In a recent Architech story (AJ 7.3.05) I suggested practices might think about moving to a thin client approach in which their Microstation - or other desktops - are actually more accurately described as terminals with very basic functions, the heavy-duty computing taking place on a central server.
One downside to this approach is that you still have to buy a Windows licence for each terminal. Now the Evil Empire, which once told the EC that there was no technical possibility of removing any of Windows' many constituent parts - until an outsider showed the spooky geeks how easy it was - is, according to the Bink Microsoft watch blog at http: //bink. nu, coming up with a thin version of Windows XP. Two, actually.
One is currently coded as Eiger, the other as Mönch. When released, they are expected to cost rather less than the full version, and thin client gets another boost.
I never quite know why people suggest I take a look at their sites when they must know they are going to get a lot of Dutch uncle stuff about speed, adjustable type size, speed, clarity of organisation, speed and so on. But that is what Hoxton-based Witherford Watson Mann Architects has done.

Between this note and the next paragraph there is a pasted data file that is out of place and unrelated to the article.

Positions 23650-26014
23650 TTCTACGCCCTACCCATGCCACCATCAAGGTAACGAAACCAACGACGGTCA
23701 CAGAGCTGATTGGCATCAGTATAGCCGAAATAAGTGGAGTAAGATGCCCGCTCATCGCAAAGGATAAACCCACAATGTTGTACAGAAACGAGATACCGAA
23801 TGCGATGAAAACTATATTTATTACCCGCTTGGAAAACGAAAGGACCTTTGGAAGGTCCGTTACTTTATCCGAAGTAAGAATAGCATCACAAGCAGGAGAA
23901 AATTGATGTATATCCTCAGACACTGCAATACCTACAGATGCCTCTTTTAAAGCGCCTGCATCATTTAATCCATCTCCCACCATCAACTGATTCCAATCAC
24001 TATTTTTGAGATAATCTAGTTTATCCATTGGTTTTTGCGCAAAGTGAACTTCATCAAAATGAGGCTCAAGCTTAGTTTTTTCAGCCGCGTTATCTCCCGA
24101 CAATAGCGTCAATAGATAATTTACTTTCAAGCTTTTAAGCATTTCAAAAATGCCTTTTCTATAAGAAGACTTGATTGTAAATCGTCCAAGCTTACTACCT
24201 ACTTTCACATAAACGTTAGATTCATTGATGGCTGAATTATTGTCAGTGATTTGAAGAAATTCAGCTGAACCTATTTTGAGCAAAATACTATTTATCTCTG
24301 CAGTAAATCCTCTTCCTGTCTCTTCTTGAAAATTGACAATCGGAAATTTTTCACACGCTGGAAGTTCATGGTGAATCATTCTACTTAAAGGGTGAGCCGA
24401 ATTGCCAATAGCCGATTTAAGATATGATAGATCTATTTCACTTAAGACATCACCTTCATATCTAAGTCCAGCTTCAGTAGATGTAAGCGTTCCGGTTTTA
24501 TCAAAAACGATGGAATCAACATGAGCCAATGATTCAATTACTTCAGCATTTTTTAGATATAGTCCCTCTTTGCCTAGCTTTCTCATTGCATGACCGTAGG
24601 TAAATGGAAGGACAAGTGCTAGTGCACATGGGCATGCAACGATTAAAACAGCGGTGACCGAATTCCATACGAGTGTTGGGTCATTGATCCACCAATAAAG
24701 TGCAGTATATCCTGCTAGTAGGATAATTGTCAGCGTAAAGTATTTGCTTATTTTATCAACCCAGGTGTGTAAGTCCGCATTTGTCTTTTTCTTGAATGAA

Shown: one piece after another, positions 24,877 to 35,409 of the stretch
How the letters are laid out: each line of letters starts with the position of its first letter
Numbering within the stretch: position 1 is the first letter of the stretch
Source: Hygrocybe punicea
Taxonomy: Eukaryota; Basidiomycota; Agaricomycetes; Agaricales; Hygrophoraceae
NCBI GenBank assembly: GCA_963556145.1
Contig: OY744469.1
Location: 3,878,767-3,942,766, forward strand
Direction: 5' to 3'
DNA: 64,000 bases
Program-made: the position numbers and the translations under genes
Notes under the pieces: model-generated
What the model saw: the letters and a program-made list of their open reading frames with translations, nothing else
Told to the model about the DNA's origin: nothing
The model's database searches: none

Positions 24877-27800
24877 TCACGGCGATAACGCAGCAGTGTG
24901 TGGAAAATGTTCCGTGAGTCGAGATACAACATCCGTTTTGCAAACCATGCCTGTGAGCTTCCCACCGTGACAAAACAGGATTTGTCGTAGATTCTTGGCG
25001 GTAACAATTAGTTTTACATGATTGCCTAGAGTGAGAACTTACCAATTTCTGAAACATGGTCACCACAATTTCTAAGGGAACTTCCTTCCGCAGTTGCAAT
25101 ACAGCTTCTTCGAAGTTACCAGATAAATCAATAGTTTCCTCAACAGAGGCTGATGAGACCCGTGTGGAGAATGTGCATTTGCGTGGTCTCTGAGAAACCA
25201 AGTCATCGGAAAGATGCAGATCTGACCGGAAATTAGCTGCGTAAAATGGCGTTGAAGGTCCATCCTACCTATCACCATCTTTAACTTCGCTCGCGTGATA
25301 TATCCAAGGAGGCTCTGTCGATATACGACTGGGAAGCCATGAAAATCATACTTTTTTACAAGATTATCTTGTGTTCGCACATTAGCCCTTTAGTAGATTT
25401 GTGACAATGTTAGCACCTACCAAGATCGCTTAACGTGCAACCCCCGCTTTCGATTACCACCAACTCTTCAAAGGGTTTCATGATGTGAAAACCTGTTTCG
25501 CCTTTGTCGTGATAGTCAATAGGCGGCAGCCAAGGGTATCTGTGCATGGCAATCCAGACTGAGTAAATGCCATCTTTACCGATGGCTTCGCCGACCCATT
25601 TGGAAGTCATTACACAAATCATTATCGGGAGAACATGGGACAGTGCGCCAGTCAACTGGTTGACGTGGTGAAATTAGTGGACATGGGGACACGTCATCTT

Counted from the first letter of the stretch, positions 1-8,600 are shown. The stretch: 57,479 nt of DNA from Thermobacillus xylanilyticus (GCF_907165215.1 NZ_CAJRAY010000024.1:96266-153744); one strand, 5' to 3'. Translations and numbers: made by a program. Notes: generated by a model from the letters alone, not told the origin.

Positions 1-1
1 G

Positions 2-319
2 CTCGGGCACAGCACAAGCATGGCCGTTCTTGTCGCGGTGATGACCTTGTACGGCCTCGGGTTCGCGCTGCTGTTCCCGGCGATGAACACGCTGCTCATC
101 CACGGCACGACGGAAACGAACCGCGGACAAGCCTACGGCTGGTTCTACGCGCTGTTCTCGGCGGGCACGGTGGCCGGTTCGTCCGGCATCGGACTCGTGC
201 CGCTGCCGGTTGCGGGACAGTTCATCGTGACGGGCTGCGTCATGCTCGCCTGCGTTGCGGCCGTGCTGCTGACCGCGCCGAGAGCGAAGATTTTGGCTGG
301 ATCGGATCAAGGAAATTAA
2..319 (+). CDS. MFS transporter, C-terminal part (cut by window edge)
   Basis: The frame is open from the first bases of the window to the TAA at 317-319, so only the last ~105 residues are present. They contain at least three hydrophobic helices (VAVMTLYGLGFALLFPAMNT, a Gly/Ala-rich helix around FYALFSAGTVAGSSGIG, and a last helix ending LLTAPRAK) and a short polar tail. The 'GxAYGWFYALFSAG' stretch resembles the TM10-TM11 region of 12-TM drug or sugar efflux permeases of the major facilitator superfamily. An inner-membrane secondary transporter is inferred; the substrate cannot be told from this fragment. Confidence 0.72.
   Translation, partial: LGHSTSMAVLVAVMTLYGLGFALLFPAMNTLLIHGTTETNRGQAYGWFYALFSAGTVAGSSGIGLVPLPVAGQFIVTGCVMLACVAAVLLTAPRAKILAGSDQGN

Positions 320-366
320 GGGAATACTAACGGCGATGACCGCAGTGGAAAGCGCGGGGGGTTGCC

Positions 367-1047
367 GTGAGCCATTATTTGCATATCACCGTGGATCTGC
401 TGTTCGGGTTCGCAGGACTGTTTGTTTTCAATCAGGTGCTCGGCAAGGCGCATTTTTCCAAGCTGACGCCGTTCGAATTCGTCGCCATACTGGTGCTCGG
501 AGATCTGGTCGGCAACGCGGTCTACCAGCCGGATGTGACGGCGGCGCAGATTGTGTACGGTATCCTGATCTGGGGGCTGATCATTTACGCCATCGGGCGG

As someone who makes his living from words, I find it difficult to subscribe to the proposition that a picture is worth a thousand of them. Especially when that accurately mirrors the relative fees involved. But, reluctantly, I do. And the Witherford Watson Mann site at www. wwmarchitects. co. uk is long on words, which, too often, sprawl down below the screen, infected with the NewLabourSpeak virus:
'where members of the public are accommodated as valued participants' and 'youthful demographics and vigorous civil society' being two random examples.
But let's not be churlish. The type size is adjustable and the images come up without delay. So let's have some really severe text pruning please.
sutherland. lyall@btinternet. com